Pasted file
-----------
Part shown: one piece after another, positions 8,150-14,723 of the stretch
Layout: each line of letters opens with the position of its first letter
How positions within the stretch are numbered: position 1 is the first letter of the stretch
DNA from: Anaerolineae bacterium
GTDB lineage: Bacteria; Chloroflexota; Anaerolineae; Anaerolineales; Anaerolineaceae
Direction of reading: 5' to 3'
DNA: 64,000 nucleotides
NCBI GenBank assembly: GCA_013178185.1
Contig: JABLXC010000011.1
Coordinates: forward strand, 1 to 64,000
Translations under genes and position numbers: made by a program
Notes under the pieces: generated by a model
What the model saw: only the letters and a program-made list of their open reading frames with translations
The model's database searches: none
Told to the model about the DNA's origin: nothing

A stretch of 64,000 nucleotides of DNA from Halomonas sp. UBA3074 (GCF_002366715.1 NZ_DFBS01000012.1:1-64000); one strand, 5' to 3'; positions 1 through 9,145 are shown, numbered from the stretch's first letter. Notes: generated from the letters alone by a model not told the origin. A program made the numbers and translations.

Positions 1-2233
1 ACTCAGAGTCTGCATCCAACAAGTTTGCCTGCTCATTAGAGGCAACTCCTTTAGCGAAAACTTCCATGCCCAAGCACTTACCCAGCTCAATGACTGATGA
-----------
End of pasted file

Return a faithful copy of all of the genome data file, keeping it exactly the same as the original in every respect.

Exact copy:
Part shown: one piece after another, positions 8,150-14,723 of the stretch
Layout: each line of letters opens with the position of its first letter
How positions within the stretch are numbered: position 1 is the first letter of the stretch
DNA from: Anaerolineae bacterium
GTDB lineage: Bacteria; Chloroflexota; Anaerolineae; Anaerolineales; Anaerolineaceae
Direction of reading: 5' to 3'
DNA: 64,000 nucleotides
NCBI GenBank assembly: GCA_013178185.1
Contig: JABLXC010000011.1
Coordinates: forward strand, 1 to 64,000
Translations under genes and position numbers: made by a program
Notes under the pieces: generated by a model
What the model saw: only the letters and a program-made list of their open reading frames with translations
The model's database searches: none
Told to the model about the DNA's origin: nothing

A stretch of 64,000 nucleotides of DNA from Halomonas sp. UBA3074 (GCF_002366715.1 NZ_DFBS01000012.1:1-64000); one strand, 5' to 3'; positions 1 through 9,145 are shown, numbered from the stretch's first letter. Notes: generated from the letters alone by a model not told the origin. A program made the numbers and translations.

Positions 1-2233
1 ACTCAGAGTCTGCATCCAACAAGTTTGCCTGCTCATTAGAGGCAACTCCTTTAGCGAAAACTTCCATGCCCAAGCACTTACCCAGCTCAATGACTGATGA